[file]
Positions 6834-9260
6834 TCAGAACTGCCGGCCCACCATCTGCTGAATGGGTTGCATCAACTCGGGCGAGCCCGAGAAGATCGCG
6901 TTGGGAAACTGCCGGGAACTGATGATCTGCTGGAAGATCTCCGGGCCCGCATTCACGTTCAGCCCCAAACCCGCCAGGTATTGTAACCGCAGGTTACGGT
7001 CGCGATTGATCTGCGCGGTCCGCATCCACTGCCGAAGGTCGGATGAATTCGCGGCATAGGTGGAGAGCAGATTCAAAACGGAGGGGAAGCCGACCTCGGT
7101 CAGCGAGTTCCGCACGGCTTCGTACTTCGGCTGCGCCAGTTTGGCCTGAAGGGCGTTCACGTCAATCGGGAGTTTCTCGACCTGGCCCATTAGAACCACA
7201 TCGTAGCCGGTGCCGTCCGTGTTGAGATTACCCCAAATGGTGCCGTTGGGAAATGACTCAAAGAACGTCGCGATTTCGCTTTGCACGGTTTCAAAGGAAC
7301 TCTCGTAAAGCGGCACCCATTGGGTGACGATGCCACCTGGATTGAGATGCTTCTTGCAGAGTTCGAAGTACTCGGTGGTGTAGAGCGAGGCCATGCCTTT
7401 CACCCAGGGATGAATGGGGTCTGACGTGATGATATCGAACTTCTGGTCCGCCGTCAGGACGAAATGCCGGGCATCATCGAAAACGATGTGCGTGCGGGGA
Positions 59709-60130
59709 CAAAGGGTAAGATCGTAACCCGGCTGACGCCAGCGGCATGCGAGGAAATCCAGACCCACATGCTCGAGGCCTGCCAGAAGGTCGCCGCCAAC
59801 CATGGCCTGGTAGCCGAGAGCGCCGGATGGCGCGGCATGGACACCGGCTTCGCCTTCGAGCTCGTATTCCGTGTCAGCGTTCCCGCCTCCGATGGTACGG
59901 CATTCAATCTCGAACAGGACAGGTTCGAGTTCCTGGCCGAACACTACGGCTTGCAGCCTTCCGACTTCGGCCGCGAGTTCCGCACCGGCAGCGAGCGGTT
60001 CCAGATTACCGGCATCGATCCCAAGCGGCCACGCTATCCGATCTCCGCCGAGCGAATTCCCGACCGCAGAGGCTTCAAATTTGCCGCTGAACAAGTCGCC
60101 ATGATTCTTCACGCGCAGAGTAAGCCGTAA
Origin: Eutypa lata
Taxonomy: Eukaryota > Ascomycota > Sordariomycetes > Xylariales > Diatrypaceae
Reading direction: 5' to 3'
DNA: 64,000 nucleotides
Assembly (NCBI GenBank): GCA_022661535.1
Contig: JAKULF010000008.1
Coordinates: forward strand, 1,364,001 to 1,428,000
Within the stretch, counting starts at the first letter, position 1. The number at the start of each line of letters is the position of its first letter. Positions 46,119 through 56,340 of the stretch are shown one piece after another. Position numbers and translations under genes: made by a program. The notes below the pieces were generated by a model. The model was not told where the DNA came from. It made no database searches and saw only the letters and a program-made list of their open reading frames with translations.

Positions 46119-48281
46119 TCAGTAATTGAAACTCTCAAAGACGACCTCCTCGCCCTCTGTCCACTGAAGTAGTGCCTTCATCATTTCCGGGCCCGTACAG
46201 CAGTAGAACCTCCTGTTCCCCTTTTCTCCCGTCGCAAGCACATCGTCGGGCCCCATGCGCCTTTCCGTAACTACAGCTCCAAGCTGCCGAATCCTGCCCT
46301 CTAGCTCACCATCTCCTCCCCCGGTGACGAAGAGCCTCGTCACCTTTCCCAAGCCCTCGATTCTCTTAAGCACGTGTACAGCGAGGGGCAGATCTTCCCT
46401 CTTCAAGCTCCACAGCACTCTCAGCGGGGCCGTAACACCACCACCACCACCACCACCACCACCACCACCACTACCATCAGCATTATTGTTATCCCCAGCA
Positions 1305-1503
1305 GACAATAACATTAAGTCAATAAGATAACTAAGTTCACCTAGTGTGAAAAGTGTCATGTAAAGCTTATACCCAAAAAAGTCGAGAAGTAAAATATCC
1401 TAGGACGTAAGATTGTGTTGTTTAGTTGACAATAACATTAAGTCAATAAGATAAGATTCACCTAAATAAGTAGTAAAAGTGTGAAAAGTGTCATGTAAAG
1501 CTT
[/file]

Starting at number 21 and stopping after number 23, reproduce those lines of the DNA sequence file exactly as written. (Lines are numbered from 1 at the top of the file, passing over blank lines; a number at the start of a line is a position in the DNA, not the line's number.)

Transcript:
Coordinates: forward strand, 1,364,001 to 1,428,000
Within the stretch, counting starts at the first letter, position 1. The number at the start of each line of letters is the position of its first letter. Positions 46,119 through 56,340 of the stretch are shown one piece after another. Position numbers and translations under genes: made by a program. The notes below the pieces were generated by a model. The model was not told where the DNA came from. It made no database searches and saw only the letters and a program-made list of their open reading frames with translations.

Positions 46119-48281